Drought affects pheasant numbers


PIERRE (AP) – South Dakota drought conditions will be affecting more than just farmers and ranchers this fall: Hunters will also likely be affected.

The north-central portion of South Dakota may be in rough shape in October, the Capital Journal reported.

Travis Runia, senior upland game biologist for the Game, Fish and Parks Department, said the Mobridge area, which dealt with heavy winter snows, is bearing the brunt of the drought.

"It's definitely a concern," Runia said.

South Dakota's pheasant range is also expected to be impacted. The drought mainly affects the plants that make up pheasant habitats so there's not much that can be done to improve the conditions, Runia said.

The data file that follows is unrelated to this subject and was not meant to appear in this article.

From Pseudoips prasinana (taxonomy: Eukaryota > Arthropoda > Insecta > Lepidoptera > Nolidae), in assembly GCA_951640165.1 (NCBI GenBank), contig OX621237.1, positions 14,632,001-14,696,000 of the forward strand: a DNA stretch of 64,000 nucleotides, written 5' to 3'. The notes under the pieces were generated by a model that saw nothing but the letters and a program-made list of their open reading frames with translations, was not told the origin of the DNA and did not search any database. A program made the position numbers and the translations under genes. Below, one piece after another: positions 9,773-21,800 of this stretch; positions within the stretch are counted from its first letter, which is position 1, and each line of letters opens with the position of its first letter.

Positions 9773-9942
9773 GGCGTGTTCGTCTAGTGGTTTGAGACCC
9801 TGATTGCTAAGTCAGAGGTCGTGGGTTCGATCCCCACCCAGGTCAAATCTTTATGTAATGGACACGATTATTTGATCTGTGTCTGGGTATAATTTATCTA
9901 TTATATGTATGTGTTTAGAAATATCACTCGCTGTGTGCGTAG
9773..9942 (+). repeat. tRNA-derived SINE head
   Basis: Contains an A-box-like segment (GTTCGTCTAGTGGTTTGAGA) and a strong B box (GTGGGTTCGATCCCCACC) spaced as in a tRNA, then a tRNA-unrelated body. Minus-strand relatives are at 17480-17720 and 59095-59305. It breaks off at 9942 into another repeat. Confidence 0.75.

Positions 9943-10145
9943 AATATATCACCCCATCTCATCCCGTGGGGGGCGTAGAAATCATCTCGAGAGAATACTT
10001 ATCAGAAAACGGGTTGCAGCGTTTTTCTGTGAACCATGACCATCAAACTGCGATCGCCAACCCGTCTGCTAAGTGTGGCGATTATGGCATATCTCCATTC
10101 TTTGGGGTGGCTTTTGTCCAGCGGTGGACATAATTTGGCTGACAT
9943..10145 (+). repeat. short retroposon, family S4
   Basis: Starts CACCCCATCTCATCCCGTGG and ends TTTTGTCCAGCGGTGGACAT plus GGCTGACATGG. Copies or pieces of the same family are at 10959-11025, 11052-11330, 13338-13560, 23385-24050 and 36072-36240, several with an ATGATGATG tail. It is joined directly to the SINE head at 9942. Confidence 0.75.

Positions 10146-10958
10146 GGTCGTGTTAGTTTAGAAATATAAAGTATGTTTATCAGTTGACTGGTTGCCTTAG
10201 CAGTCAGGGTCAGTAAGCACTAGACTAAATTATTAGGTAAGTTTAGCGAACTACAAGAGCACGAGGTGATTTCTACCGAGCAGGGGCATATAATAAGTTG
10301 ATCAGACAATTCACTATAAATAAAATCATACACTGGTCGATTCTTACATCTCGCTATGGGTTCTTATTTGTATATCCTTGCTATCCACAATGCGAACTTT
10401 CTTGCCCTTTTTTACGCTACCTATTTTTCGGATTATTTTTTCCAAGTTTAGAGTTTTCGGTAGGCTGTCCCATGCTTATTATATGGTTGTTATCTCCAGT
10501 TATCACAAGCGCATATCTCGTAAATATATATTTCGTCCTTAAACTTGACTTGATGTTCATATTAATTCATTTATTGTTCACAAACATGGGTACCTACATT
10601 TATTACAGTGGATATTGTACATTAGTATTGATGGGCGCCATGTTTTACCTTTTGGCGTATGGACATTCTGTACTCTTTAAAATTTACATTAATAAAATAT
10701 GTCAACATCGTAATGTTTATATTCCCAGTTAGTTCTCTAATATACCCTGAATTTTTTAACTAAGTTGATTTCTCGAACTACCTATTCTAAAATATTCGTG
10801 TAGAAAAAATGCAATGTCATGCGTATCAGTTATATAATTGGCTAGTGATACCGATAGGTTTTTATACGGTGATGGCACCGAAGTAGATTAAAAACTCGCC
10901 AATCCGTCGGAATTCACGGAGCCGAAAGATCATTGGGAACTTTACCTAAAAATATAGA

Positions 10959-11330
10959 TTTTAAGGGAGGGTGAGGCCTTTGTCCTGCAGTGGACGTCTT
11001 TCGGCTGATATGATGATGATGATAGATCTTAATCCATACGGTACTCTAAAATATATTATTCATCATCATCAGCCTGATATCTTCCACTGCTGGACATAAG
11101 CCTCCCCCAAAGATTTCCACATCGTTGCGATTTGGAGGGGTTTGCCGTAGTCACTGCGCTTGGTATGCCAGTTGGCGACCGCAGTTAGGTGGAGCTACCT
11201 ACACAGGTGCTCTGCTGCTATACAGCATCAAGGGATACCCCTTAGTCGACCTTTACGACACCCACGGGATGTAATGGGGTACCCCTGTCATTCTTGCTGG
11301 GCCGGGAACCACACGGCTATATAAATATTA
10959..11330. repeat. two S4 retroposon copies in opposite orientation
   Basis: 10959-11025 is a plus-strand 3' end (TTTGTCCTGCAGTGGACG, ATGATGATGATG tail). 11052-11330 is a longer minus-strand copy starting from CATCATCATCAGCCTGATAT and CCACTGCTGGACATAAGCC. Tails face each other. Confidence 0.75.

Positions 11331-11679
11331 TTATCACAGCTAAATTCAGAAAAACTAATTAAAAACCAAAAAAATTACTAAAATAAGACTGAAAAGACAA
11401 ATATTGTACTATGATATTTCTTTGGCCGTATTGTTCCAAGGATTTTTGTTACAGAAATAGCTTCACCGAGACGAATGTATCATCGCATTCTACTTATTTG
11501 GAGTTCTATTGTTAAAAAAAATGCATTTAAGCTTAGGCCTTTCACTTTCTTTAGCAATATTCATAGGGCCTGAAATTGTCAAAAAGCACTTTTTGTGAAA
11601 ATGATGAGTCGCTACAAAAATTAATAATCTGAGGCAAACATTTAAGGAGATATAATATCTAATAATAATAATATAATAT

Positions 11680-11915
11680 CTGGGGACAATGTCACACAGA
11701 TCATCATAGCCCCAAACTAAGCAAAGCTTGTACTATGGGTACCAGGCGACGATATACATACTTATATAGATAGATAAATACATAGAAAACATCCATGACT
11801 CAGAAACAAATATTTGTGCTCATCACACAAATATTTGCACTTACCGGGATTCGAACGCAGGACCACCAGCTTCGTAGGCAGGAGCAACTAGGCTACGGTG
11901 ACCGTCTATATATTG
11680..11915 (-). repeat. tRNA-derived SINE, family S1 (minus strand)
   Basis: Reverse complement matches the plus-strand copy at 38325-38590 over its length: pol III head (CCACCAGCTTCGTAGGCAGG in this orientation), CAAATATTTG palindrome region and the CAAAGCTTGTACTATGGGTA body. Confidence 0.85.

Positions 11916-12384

In 2008, changes in land use began to change how counties produced more pheasants. Nearly 15 years ago, counties along the James River valley once had the state's highest concentrations of pheasants. The counties in the Missouri River valley now have South Dakota's highest pheasant production.

Runia said providing good foundations for habitats could help pheasants to nest and raise broods.

The department created a new program to help create those habitats. The brood-plot program gives landowners seeds for flowering plants that are used for wildlife food plots. The plants provide a canopy for pheasant chicks to take shelter in and a place where the chicks can find insects. The insects are very important to the pheasant population.

"Pheasant chicks exclusively eat insects for the first eight weeks of their lives," said Brian Pauly, a private land-habitat biologist for GF&P. "Brood plots are basically a bug buffet."

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